Ariel University has walked back its claim that the official in charge of donor relations had promised to obtain a generous scholarship for a medical student in exchange for part of the stipend. The West Bank institution and its former Vice President Yakov Gaon agreed that Gaon’s tenure would be terminated and that an injunction he requested from a labor court would be dismissed.
Gaon, who served for three years as vice president for development and external affairs, was fired in early June following a claim that he had promised a medical student at the university that they would obtain a 50,000 shekel ($14,400) scholarship for him in exchange for an 18 percent cut of the funds.
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Following a recommendation by Tel Aviv Labor Court Judge Ofira Dagan-Tuchmacher, the institution agreed to settle Gaon’s severance pay, which it initially said it wouldn’t pay. The university also retracted the letter of dismissal issued to Gaon, with a new one omitting any reference to the claim against him.
Gaon said in response to the university's withdrawal of his letter of dismissal that he is glad “the university walked back all of its claims that harmed my reputation.”
University heads had sought to quash publicity about the incident, which involved a few of Ariel’s biggest donors. They included the Falic family, which operates the Duty Free Americas chain of airport stores, and Dr. Miriam Adelson. She and her casino-magnate husband Sheldon Adelson are the main benefactors of the university’s new medical school, which bears their name.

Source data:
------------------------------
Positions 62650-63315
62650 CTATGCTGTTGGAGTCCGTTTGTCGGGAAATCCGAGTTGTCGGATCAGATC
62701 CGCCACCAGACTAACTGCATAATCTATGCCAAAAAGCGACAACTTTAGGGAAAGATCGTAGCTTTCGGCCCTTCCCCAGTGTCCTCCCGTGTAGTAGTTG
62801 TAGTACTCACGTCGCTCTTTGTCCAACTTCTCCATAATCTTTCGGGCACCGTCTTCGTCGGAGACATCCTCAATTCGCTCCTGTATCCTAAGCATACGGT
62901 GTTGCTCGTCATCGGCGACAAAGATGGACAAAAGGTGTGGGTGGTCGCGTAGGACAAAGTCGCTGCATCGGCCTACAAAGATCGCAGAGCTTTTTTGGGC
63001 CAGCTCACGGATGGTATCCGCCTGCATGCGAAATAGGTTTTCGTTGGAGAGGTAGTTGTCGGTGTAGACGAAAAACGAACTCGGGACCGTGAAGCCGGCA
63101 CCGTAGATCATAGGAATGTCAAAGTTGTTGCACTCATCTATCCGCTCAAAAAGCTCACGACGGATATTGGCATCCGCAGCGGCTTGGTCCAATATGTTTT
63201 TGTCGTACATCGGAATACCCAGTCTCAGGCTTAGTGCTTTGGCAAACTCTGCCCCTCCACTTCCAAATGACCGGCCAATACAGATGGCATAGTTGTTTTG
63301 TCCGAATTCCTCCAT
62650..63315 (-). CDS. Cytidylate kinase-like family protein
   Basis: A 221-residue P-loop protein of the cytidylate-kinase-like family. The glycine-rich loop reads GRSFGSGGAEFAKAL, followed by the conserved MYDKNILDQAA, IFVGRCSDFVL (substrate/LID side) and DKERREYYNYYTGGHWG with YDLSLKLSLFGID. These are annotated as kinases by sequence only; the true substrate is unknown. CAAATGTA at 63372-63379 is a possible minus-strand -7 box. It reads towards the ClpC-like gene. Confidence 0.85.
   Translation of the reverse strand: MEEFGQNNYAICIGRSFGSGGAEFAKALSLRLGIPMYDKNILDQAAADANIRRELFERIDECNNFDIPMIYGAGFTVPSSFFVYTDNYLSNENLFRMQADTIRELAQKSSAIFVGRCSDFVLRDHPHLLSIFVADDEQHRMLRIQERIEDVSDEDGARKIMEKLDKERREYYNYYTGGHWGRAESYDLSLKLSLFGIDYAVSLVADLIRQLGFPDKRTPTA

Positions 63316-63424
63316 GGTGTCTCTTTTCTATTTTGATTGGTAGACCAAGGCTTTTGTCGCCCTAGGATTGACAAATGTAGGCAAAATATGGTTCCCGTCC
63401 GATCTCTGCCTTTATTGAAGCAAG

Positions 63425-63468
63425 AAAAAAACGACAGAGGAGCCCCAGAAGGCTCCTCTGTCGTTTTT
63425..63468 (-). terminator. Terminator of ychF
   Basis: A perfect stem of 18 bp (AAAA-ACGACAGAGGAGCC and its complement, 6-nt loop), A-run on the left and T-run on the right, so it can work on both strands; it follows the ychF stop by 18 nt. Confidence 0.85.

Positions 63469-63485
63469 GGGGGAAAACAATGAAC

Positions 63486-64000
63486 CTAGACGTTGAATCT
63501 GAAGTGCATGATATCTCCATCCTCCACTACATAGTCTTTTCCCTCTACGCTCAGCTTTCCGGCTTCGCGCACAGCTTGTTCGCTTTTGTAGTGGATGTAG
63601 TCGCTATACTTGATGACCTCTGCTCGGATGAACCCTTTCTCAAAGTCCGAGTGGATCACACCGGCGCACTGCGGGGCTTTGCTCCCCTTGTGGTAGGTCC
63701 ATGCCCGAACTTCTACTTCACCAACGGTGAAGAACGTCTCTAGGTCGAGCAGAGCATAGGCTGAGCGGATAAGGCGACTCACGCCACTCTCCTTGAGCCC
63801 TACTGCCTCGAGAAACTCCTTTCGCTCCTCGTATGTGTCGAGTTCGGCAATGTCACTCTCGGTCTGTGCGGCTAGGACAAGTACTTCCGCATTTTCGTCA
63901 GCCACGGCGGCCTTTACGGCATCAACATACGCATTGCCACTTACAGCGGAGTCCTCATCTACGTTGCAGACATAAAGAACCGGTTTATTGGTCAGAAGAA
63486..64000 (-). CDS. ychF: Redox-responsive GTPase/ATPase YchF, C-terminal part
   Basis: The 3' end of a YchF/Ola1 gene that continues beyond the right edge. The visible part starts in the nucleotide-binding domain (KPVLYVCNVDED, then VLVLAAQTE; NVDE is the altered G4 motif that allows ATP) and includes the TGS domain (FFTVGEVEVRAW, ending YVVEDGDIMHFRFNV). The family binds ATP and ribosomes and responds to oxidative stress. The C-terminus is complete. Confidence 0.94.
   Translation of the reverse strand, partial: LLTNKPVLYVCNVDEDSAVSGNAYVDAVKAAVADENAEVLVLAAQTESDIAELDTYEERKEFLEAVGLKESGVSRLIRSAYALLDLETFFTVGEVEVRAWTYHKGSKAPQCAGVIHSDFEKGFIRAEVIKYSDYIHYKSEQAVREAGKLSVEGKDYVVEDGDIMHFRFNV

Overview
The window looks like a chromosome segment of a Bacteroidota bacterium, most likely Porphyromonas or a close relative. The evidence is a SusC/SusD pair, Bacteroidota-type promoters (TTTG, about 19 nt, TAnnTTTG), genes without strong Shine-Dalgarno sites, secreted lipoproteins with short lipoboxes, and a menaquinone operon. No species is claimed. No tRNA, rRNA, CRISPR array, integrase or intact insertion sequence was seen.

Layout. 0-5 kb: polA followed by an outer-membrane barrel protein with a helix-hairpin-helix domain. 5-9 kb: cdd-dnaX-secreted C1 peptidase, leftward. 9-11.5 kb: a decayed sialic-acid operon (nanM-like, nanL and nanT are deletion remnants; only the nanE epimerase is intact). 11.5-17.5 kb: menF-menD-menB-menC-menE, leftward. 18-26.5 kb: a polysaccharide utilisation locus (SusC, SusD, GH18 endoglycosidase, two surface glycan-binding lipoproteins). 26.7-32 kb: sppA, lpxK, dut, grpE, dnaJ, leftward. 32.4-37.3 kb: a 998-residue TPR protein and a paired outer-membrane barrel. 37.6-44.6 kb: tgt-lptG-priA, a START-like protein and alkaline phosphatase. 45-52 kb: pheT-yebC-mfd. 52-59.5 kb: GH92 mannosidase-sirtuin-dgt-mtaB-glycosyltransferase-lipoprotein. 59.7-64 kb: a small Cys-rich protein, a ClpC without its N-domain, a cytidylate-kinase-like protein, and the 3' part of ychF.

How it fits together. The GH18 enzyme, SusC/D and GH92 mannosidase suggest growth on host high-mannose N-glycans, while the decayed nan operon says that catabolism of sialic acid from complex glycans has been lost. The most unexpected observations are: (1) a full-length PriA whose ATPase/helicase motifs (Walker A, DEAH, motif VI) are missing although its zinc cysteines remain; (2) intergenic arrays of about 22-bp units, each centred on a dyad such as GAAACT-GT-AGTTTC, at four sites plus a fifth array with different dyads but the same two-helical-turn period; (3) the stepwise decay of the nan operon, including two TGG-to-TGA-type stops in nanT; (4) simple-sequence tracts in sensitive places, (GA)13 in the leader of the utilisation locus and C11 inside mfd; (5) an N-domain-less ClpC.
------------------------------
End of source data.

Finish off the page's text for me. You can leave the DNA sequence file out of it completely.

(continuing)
Ariel University said it “follows the court’s orders, and Gaon’s work for the university ended.”
At Gaon’s university hearing last month, the committee conducting the hearing found the student’s version of events “acceptable and more reasonable than that offered by Gaon.”
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Documents obtained by Haaretz this month, showed that in December Gaon was sent to raise money at a Friends of Ariel University event in the U.S.
In internal discussions held at the university, its president, Prof. Yehuda Danon, said “many important people” attended the Florida gathering and that Miriam Adelson was the central figure.
Danon said that in late April the Adelson Foundation informed him that a medical student at the university claimed that at the conference Gaon had promised to obtain a 50,000 shekel ($14,400) scholarship in exchange for a cut of the funds.
Gaon denied the accusation against him, calling it a “baseless accusation backed by no evidence.”
He also denied discussing at the conference a potential donor who wanted to award scholarships to three medical students who met the criteria of being “an upstanding, very Zionist person who had served in an elite military unit,” according to the student’s claim. The student said Gaon had at first asked for a 25 percent commission but finally agreed to 18 percent.
“We reached the conclusion that Gaon had indeed asked the student for part of the scholarship which he had obtained by Gaon’s active help,” the committee concluded. It added that the vice president for development “inappropriately exploited his position and authority over the student to receive a personal favor (which he ultimately did not receive).”
The committee also found that Gaon had “hurt the university’s reputation at least with regard to two donors, two families one of whom is the university’s largest donor.”